There are certain questions that I get asked over and over again. Why can’t my baby sleep longer than 40 minutes? When will my toddler sleep through the night? When should I drop that third nap? Oh yeah, and…. will giving formula help my baby sleep longer? Yep, that old chestnut. I’ll try to explain why the answer to that question is (most of the time), no.
First of all, this is not a breast versus formula debate. Really and truly. If you’ve checked me out you’ll know I’m a lactation consultant as well….. I’m also a parent advocate, a child centred health professional, a fellow mum and a big fan of babies. Breast, bottle, whatever is the right thing for the family.
What makes me sad is when breastfeeding is actually going really well, but mothers think that giving formula will solve their sleep issues, so begin to wean from breastfeeding only to find that it often makes very little difference. I’ve known many breastfed babies who sleep 5,8,10, or 12 hours a night from just a few weeks, and I’ve know many formula fed babies who are up every 2 hours round the clock wanting to be fed. Don’t believe the stereotypes!
Ok, so some facts:
- Formula is modified cows milk – unless it specifically says otherwise. The cows’ milk has too much protein, so the first thing that happens is that it is watered down, then has to have fat and carbohydrate added so that the proportions resemble human breast milk. Otherwise babies would be sick, or even die from too much protein.
- Formula has the same number of calories per millilitre as an average sample of breast milk, so it is not more ‘fattening’, ‘rich’ or ‘nutritious’ than breast milk. The protein is cows milk based so it is a little harder to digest, meaning that in large studies, babies fed formula on average sleep about 30 minutes longer between feeds than breast fed babies. Yep, 30 minutes. Not very significant really….
- Babies in utero swallow amniotic fluid whenever they feel like it. Once born, they have to ‘ask’ for feeds. Babies have an innate need to suckle, and biologically speaking, this need is met by breastfeeding frequently. This is why bottle-fed babies tend to use dummies/pacifiers more than breastfed babies – because in general bottle feeds are faster than breastfeeds, so breastfed babies have more of their suckling needs met on the breast and don’t, therefore, need a dummy as frequently.
- Breastfeeding is about more than just food. It is also immunology, warmth, cuddles, comfort, calming, connecting and relating. We all have things we do for comfort during times of stress, excitement, celebration, loneliness, commiseration, fear or joy. Eating and drinking is one of those things we do at all of those times, not just when we are hungry or thirsty. Babies are no different!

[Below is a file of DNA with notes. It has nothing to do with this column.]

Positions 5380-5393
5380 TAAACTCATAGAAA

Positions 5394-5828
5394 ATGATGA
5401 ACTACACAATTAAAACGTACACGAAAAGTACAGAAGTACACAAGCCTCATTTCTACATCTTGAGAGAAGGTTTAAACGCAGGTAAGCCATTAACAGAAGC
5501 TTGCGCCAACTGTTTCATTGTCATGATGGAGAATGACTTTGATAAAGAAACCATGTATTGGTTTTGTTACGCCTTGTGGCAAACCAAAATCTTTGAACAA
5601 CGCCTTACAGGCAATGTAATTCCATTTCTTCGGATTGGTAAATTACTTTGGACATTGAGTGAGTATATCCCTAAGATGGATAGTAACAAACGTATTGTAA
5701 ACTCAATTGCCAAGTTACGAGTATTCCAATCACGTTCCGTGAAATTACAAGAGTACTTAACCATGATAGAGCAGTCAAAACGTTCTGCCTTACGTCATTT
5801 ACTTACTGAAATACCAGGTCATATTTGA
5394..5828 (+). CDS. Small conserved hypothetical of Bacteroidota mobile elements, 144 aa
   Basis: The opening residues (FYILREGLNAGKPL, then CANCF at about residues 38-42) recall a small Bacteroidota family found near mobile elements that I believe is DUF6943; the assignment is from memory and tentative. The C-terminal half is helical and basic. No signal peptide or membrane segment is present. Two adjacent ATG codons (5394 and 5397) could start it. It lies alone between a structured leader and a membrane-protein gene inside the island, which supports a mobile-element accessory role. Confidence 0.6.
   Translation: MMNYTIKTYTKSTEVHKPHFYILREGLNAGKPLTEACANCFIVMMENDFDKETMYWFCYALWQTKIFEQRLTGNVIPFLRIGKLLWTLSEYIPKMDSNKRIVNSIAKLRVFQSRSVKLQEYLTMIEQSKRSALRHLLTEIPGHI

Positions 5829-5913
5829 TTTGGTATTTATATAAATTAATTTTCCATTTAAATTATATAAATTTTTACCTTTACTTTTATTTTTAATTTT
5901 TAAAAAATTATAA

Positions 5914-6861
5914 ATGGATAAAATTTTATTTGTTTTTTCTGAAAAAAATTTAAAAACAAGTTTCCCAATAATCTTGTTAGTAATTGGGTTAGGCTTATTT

- You cannot overfeed a breastfed baby. Your milk supply will adjust so that you baby will get roughly the same amount every day from about 1-6 months (yes, I didn’t mistype! It’s a little-known fact that whilst formula fed babies keep needing more and more milk as they get bigger and older, breastfed babies drink a pretty consistent volume all the way from 1-6 months – cool, huh?)
So, that brings me on to my point – that breast and formula fed babies are probably not very different. What differs is the parental response.
What I mean, is that because it is possible to overfeed a formula fed baby, most people keep track of how much their baby is getting, and then begin to organise feeds so that the majority of their baby’s milk intake is during more convenient hours (obviously this is not possible or advisable with a very young baby who needs to feed frequently, whether breast or bottle fed). That doesn’t mean that the baby won’t wake in the night, but the parental response is different. Parents often try other strategies apart from feeding – such as rocking, holding, shushing or using a dummy/pacifier.
With a breastfed baby, the default position is to offer a breastfeed, because it often works to settle a fractious baby, and you can’t overfeed so it ends up being a quick, reliable and risk-free solution. I’m not for a second suggesting that either response is right or wrong, but merely trying to point out why the night time often looks different as time goes on.
So, the bad news for breastfeeding families is that giving your baby formula in the hope that this will be what leads to better sleep is not a guaranteed solution, because your baby has developed a pattern of night waking based on their (very appropriate) need to connect with you overnight – it is not all about nutrition. Giving them more food will usually not make any difference at all. It’s better to work on very gently and slowly disassociating feeding from sleeping if it’s beginning to bother you.
And for the formula feeding or expressed milk bottle feeding parents out there – don’t be disheartened by your baby’s night waking! Giving them more milk is unlikely to help unless they are not gaining weight as expected. Again, it would be very easy if babies only woke at night due to hunger, but they wake for numerous reasons – not always easy to guess reasons either! Carry on holding, rocking, or doing whatever you need to until you feel it’s a problem, then very slowly wean your little one off their dependence on whatever it is they need to go to sleep. See my earlier blog post on self-soothing (myth that it is!) for more info.
Lyndsey Hookway is a paediatric nurse, health visitor, IBCLC, birth trauma recovery practitioner and holistic sleep and behaviour coach. She works privately at www.feedsleepbond.com. Lyndsey is a respected International speaker and the Co-founder and Clinical Director of the Holistic Sleep Coaching Program. Her first book – Holistic Sleep Coaching – is out now on Amazon and direct from the publisher. Her second book is due out later this year. Book Lyndsey to speak at your event by visiting her professional website, where you can also sign up for her free monthly newsletter.